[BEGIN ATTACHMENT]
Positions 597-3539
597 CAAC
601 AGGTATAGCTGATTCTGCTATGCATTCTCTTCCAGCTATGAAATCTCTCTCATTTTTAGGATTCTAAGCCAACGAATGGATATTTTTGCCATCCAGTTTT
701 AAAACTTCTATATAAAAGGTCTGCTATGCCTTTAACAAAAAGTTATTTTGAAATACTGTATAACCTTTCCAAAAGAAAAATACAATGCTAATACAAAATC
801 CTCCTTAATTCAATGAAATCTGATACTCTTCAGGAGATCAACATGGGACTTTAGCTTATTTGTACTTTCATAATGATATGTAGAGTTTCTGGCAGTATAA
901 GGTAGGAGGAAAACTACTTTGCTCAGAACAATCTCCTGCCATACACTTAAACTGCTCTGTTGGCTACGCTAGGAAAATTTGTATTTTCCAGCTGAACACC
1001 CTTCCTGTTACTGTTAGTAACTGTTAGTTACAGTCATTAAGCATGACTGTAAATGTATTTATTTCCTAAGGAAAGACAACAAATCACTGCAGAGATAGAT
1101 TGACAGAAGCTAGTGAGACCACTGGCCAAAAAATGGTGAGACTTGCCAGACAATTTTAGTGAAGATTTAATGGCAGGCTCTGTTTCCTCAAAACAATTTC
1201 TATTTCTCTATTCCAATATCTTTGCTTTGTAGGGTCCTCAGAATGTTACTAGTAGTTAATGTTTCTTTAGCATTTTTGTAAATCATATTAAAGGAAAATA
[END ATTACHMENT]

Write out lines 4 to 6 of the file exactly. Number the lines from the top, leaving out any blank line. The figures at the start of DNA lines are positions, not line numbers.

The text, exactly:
701 AAAACTTCTATATAAAAGGTCTGCTATGCCTTTAACAAAAAGTTATTTTGAAATACTGTATAACCTTTCCAAAAGAAAAATACAATGCTAATACAAAATC
801 CTCCTTAATTCAATGAAATCTGATACTCTTCAGGAGATCAACATGGGACTTTAGCTTATTTGTACTTTCATAATGATATGTAGAGTTTCTGGCAGTATAA
901 GGTAGGAGGAAAACTACTTTGCTCAGAACAATCTCCTGCCATACACTTAAACTGCTCTGTTGGCTACGCTAGGAAAATTTGTATTTTCCAGCTGAACACC